In this episode of Michigan Minds, Dr. Gregory Keoleian discusses how consumers can reduce their carbon footprint in three areas of their daily lives: home, travel and diet. Keoleian is the co-founder and director of the UM Center for Sustainable Systems. He is also his Peter M. Wege Endowed Professor of Sustainable Systems at his UM School for the Environment and Sustainability and Professor in the Department of Civil and Environmental Engineering at the UM School of Engineering. His research focuses on the development and application of Life His Cycle Models and indicators to enhance the sustainability of products and technologies.
“Our Mission [at the Center for Sustainable Systems] Developing and applying system-based models and indicators to increase system sustainability. And our vision is focused on accelerating the sustainability transformation of these systems. This includes mobility systems, shelter, water, food systems and energy systems. ”
“The Intergovernmental Panel on Climate Change (IPCC) has decided that carbon emissions must be cut in half by 2030 and carbon neutrality must be achieved by 2050. The report shows that we are really falling short on our trajectory to reach these goals,” said Keoleian.
Consumers can play a key role in reducing carbon emissions by making small changes in their daily lives. Keoleian breaks down the regions in the United States that emit the most greenhouse gases, noting that transportation and construction account for the largest emissions, with food production accounting for about one-fifth. increase. Automobiles account for two-thirds of total emissions in the transport sector, and housing produces half of the emissions in the building sector.
Referring to the three regions that emit the most greenhouse gases, Keoleian explains how consumers can reduce their home energy consumption and carbon-related emissions. Heating and cooling account for more than 40% of his energy use in the United States, so consumers should focus on insulating the exterior of their homes, including walls and roofs, Keoleian said. He said the EPA estimates that homeowners can save an average of 15 percent on heating and cooling costs by hermetically sealing their homes and adding insulation to their attics, crawl space floors and basements.
Keoleian also discusses the importance of moving heating equipment from natural gas to clean electricity.
“Then I turn to heating appliances. The most efficient is a geothermal heat pump, which moves heat from the ground to the house very efficiently. A cheaper option is an air source heat pump. In Michigan. We recommend installing a cold climate certified air source heat pump.”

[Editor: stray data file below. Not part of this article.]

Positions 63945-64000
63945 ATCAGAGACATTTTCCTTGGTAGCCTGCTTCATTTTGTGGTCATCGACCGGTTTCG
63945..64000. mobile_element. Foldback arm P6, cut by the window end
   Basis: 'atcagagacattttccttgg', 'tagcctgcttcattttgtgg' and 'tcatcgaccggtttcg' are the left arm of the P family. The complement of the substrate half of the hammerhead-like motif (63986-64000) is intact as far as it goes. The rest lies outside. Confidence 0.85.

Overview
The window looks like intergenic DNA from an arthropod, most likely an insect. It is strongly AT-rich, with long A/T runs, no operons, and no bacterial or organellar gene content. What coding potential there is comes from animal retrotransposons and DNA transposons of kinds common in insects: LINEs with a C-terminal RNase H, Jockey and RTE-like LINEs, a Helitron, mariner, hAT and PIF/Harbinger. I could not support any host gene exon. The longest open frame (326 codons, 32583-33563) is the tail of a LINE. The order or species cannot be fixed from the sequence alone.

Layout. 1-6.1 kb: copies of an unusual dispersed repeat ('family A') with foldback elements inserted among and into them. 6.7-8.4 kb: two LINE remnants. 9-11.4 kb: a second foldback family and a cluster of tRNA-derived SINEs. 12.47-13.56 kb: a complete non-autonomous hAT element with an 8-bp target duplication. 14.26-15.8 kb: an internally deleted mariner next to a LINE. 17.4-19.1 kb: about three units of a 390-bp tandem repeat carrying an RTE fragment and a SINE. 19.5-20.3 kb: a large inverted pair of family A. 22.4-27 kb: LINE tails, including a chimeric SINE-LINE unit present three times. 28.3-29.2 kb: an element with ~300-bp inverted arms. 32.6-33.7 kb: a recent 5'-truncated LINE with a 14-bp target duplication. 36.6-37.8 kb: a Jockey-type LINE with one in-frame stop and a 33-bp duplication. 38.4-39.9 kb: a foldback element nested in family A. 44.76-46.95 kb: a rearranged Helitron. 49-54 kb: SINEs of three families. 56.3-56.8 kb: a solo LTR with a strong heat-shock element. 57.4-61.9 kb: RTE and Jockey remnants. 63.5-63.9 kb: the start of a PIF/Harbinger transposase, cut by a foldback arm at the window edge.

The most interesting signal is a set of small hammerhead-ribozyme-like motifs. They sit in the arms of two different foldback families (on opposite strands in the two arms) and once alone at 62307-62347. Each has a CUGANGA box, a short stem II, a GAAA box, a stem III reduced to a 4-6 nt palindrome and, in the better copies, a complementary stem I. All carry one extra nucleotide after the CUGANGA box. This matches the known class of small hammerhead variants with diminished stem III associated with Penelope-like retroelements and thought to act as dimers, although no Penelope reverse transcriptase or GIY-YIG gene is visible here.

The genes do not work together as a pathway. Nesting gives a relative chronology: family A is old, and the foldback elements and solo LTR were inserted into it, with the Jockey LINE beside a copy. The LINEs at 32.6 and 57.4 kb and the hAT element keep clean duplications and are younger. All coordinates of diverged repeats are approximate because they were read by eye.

Upgrading appliances can also help consumers save on both energy costs and emissions, Keoleian said. His CSS research conducted over the last 20 years on when to best replace appliances found that refrigerators older than 15 years should be replaced based on energy usage, greenhouse gas emissions and operating costs. I understand.
Other recommendations include washing clothes in cold water, using electric stoves and dryers instead of gas, and switching to LED bulbs, which save 90% in terms of operating energy.
Keoleian says scrubbing the food, rather than rinsing the dishes before putting them in the dishwasher, is the most efficient way to wash the dishes. He also recommends turning off the heat dry feature in your dishwasher.
Moving to electric vehicles, ‘right-sizing’ and ‘trip-chaining’ are three things consumers can do to reduce their carbon footprint.
“Right sizing is about scheduling and matching the most efficient vehicle in the home to a specific travel purpose,” says Keoleian. For example, be aware that a family may choose to use a sedan to drive their children to school rather than a larger vehicle such as an SUV. CSS research shows that households can save 20% on energy and fuel costs simply by improving vehicle allocation. He also says trip chains or bundling are an effective way to cut emissions. , is an example of chain travel.
“Furthermore… to reduce our mobility footprint, we should consider using public transport, which is often underutilized, but is much more efficient.”
The third sector is food waste. An estimated 30 to 40 percent of all human-consumable food in the United States is lost or wasted, he says.
“We really need to look at better shopping habits and better management of food at home to avoid spoilage. It has the direct benefit of reducing carbon emissions across the supply chain, all of which can be reduced simply by better managing your diet, what you cook and when you shop. .”
Keoleian says a diet shift from animal to plant can also help reduce carbon emissions. Legumes (such as dried peas, lentils, and beans), soy products (such as tofu), and vegetable proteins such as nuts and seeds dramatically reduce emissions. These shifts also have additional benefits such as reduced grocery bills and reduced risk of diet-related chronic diseases such as cardiovascular disease, type 2 diabetes and obesity.
“The point here is that each one of us can play a role and make a difference. Or even a simple action like putting together a trip, making a bigger investment, insulating your attic, installing a heat pump, or buying an electric car. All these actions are beneficial.”
The series will continue until April 2023. Subscribe to Michigan Minds for more episodes.